When they operate outside of the market, workplaces by nature become focused on priorities other than profit. So it is not surprising that to see this headline on the front page of today’s New York Times:
It turns out that notwithstanding its scandalous everyday practices that no one seems to notice — the transfer of conscripted capital to foreign regimes that promise to transfer it back to politically well-connected firms in the West — the I.M.F. is probably not the kind of place at which you’d want your daughter to work. And it didn’t start with Dominique Strauss-Kahn. Even Carmen Reinhart noticed the I.M.F.s “implicit sexual culture” when she worked there from 2001 to 2003: “It’s sort of like ‘Pirates of the Caribbean’” she said. “The rules are more like guidelines. That sets the stage, I think, for more risk-taking.”
It’s hard to think that if a similar culture was uncovered at, say, IBM, the New York Times wouldn’t be clamoring for federal investigations, lawsuits, and arrests of its senior leadership, all while decrying a sick nature inherent in capitalism. That we tend not to see such cultures arising in the private sector reflects the different incentives created when organizations are focused on profit first. In the private sector, a firm’s continued existed is tied to whether it satisfies customers today, and the firms that lose that focus tend to fail. Successful managers in the private sector have strong incentives to root out cultures that can arise and hinder focus from the firm’s primary goals.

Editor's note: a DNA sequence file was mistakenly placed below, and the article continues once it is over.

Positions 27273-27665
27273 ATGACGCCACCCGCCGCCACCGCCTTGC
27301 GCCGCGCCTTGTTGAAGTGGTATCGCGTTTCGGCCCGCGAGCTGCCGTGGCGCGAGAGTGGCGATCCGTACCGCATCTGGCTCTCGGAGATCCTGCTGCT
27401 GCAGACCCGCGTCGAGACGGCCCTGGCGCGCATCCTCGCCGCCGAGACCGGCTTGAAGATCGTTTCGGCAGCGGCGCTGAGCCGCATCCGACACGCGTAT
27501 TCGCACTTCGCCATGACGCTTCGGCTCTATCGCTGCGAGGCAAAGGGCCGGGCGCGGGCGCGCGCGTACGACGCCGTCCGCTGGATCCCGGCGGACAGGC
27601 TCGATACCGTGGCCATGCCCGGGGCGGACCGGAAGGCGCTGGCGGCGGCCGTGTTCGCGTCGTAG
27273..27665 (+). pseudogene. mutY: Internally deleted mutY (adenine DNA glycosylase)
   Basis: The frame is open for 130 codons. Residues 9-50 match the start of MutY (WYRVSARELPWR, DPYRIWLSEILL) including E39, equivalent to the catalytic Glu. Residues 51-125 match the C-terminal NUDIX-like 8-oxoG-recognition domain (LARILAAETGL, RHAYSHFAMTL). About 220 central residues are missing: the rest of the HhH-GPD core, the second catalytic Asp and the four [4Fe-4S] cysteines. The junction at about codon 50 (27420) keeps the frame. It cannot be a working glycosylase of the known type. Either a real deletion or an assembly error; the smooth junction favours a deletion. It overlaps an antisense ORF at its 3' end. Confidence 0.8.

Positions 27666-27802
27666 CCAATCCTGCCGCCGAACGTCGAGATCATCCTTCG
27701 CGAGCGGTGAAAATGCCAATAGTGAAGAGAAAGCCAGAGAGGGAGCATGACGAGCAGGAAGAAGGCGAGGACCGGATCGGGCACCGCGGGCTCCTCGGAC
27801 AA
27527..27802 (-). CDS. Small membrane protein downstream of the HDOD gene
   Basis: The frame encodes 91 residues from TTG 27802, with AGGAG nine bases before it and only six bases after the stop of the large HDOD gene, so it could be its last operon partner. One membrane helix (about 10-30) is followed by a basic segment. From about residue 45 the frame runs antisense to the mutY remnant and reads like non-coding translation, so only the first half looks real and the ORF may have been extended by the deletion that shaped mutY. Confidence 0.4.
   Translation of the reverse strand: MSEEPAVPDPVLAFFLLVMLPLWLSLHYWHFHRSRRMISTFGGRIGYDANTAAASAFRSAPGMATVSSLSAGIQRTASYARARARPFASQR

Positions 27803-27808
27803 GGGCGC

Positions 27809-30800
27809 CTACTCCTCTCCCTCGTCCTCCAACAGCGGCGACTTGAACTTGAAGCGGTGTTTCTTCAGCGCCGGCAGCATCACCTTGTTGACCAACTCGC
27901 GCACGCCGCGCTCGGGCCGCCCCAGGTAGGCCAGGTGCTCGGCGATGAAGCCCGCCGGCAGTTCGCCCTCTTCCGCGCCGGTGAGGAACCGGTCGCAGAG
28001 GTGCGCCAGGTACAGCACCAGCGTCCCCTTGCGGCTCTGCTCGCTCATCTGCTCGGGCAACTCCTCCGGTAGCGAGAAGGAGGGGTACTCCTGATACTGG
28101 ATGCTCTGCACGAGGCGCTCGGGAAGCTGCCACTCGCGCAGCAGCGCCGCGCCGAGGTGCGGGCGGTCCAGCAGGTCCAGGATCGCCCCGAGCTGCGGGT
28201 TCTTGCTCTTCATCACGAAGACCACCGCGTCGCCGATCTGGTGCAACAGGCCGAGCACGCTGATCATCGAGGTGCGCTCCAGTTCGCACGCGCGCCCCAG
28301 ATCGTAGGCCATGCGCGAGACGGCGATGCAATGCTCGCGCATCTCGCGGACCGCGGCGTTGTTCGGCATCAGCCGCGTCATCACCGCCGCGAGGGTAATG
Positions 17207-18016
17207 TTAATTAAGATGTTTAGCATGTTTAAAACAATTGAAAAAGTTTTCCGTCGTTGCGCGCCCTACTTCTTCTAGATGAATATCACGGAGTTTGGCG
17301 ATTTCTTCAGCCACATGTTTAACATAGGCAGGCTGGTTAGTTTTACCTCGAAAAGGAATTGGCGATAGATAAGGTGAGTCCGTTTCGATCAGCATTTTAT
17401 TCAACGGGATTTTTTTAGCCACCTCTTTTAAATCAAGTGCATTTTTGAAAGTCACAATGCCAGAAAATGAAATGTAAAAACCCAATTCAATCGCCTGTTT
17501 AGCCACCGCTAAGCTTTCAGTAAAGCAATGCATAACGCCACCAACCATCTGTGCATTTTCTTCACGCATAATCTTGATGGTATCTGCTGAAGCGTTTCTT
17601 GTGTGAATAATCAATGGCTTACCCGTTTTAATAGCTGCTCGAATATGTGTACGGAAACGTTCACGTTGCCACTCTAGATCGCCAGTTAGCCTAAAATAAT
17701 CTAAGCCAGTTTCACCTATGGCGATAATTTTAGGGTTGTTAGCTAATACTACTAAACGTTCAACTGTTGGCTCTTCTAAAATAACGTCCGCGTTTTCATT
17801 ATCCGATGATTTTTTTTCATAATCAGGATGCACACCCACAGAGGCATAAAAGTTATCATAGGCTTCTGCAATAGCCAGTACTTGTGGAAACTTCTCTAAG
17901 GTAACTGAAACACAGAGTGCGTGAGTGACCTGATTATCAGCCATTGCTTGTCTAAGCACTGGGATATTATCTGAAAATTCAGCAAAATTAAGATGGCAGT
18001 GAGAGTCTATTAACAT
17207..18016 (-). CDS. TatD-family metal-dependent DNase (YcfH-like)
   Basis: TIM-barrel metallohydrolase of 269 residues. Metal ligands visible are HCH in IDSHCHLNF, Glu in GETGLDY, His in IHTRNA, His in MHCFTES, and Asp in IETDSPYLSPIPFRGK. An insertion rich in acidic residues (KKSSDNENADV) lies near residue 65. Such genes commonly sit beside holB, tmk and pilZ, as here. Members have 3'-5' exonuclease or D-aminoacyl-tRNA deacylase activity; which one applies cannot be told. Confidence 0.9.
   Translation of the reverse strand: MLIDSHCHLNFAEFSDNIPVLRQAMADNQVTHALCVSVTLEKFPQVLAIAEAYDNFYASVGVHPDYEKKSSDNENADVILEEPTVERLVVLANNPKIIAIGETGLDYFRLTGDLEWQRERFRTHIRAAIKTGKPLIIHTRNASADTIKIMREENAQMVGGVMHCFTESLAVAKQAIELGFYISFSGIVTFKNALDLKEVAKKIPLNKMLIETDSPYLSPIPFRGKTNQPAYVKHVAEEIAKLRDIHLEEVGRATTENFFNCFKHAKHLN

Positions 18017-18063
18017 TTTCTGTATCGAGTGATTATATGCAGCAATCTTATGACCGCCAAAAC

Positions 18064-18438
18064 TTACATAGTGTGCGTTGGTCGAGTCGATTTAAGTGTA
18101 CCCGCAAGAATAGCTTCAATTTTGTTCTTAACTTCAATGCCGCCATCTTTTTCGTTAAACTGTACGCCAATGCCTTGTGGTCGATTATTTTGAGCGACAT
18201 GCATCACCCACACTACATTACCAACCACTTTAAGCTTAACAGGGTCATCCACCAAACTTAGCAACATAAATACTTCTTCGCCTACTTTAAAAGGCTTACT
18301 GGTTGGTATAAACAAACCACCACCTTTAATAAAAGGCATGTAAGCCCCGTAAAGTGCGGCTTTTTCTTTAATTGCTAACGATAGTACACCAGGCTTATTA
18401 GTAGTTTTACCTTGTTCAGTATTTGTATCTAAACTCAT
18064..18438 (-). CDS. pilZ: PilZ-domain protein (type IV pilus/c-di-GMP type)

Not so at the I.M.F. An internal review conducted there three years ago found that “the absence of public ethics scandals seems to be more a consequence of luck than good planning and action.”
In 2003, an I.M.F. study of itself, coauthored by Harvard economics professor Ken Rogoff, concluded that its policies rarely work. Countries that follow its economic reform plans (in exchange for conscripted capital) often suffer a “collapse in growth rates and significant financial crises,” with open currency markets merely serving to “amplify the effects of various shocks.”
So the I.M.F.’s continued existence is a scandal in itself. Its ostensible justification for existing ended with the collapse of Bretton Woods anyway. It is run by people who earn bloated, tax-free salaries that are much higher than they could ever earn if their salaries were based on their own productivity in the market. It’s like the post office, only sexier. And like the post office, its policies seldom work.